We frequently defend claims under the Americans with Disabilities Act (“ADA”), which covers employers with 15 or more employees, where the claimants allege that: (1) they have a disability or are perceived to have a disability; (2) they are a qualified individual – that is, they are able to perform the essential functions of the employment position with reasonable accommodation; and (3) the defendant unlawfully discriminated against them because of their disability. These elements can be complicated for employers, claims handlers and attorneys to interpret because of the voluminous amount of case law discussing the elements of ADA claims, often on a case-by-case and fact specific basis. However, there are general principles that are helpful in evaluating these ADA claims, and hopefully expediting their resolution in a cost-effective manner.
Disability is defined in the ADA as: (1) “a physical or mental impairment that substantially limits one or more of the major life activities of such individual”; (2) “a record of such an impairment”; or (3) “being regarded as having such an impairment.” 42 U.S.C § 12102(1). Major life activities may be basic activities that most people in the general population can perform with little or no difficulty such as walking, breathing, seeing, hearing, speaking, learning, thinking, eating, working, etc. “Substantial limitation” occurs when the employee is “significantly restricted as to the condition, manner or duration under which they can perform a major life activity as compared to the condition, manner or duration under which the average person in the general population can perform that same major life activity.” 29 C.F.R. § 1630.2(j)(1)(ii). An individual meets the requirement of “being regarded as having such an impairment” if the individual establishes that he or she has been subjected to an action prohibited by the ADA because of an actual or perceived physical or mental impairment whether or not the impairment limits or is perceived to limit a major life activity. 42 U.S.C § 12102(3)(A). However, there is an exception to this rule for perceived impairments that are transitory in nature, meaning the impairment has an actual or expected duration of 6 months or less. 42 U.S.C § 12102(3)(B).
The ADA defines a “qualified individual with a disability” as “an individual with a disability who, with or without reasonable accommodation, can perform the essential functions of the employment position that such individual holds or desires.” 42 U.S.C. § 12111(8). The term “essential functions” means the fundamental job duties of the employment position, and consideration must be given to the employer’s judgment of what functions of a job are essential. Id. and 29 C.F.R. § 1630.2(n)(1).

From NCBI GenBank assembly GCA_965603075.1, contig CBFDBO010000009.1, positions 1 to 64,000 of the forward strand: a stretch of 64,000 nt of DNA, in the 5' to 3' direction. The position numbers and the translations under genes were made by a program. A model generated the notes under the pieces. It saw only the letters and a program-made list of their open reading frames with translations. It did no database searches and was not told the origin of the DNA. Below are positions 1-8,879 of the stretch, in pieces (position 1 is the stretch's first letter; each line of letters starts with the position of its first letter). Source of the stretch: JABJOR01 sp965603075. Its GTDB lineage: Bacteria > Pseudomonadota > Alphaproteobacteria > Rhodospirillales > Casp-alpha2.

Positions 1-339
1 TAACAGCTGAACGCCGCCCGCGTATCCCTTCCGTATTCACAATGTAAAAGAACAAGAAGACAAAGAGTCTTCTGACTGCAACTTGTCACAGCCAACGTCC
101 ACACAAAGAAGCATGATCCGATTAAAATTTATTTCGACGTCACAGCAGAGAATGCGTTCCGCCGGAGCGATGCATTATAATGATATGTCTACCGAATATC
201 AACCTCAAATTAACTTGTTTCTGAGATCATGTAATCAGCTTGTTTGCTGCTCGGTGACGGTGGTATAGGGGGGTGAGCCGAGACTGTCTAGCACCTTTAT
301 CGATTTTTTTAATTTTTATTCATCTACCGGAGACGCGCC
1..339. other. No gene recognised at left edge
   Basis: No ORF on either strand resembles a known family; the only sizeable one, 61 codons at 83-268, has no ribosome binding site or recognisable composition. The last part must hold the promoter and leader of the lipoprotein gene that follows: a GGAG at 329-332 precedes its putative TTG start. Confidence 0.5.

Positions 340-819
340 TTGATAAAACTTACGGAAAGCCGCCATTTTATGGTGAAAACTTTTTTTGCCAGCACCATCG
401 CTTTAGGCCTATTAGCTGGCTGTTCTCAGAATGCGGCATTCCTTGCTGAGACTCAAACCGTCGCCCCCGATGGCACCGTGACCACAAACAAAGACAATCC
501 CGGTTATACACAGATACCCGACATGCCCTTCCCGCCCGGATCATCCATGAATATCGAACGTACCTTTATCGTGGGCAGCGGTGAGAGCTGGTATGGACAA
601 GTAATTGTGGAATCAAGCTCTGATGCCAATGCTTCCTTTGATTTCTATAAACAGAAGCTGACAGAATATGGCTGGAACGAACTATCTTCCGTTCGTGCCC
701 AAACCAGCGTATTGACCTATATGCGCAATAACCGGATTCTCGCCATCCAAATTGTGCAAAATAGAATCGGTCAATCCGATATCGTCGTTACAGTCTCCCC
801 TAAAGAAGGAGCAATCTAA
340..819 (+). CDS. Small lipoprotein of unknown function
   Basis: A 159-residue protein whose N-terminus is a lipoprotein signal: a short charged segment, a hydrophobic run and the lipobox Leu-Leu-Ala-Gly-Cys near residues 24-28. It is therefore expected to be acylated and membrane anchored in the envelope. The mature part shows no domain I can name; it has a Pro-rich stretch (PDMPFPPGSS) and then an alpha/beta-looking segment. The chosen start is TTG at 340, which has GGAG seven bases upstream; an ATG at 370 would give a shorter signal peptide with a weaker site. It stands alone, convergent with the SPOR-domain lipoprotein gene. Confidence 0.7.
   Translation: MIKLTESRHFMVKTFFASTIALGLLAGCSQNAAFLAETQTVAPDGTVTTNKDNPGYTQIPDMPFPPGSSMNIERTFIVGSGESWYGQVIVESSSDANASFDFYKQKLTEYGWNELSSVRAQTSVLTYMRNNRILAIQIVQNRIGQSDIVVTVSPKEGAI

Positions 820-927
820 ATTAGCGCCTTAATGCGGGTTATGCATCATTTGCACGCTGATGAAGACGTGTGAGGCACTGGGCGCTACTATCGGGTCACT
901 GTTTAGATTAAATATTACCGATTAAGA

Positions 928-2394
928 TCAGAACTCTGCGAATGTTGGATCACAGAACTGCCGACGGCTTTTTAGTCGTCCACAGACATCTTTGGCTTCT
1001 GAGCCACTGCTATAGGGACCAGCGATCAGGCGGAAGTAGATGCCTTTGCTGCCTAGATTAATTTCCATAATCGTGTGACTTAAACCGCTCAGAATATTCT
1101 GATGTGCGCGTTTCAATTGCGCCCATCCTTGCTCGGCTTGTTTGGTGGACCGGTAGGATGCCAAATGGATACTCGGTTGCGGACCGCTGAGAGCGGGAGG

It is unlawful discrimination for an employer to fail to provide a reasonable accommodation for a qualified disabled individual. 42 U.S.C. § 12112(b)(5)(A). Reasonable accommodations may include “job restructuring, part-time or modified work schedules, reassignment to a vacant position, acquisition or modification of equipment or devices, appropriate adjustment or modifications of examinations, training materials or policies, the provision of qualified readers or interpreters, and other similar accommodations.” 42 U.S.C. § 12111(9)(B). However, employers are not required to reallocate essential functions of the disabled employee’s job to another employee in order for the disabled employee to continue working in that position. Essential functions of a job are those that an employee has to perform, with or without accommodation, in order to be considered qualified for the position. 29 C.F.R. Part 1630, Appendix at 344.
An employer is not required to make a reasonable accommodation for a qualified individual with a disability if doing so would impose an undue hardship on the operation of the employer’s business. Undue hardship means an action that requires significant difficulty or expense when considered in relation to factors such as business size, financial resources and the nature and structure of its operation. Unlike the aforementioned elements of an ADA claim, the employer has the burden of proving undue hardship.
Employers, claims handlers, and attorneys should be aware of the above issues, in addition to other potential issues, when evaluating ADA claims. Each issue should be analyzed at the outset of the case to develop the appropriate defense strategy and estimate the value of the claim. It is also important that the attorney assert affirmative defenses addressing each element of the ADA claim, and conduct discovery with an eye towards summary judgment as ADA claims are often filed in federal court where the chances of obtaining summary judgment are greater than in state court.The materials contained in this Announcement are for informational purposes only and not for the purpose of providing legal advice. For advice about a particular problem or situation, please contact an attorney of your choice.
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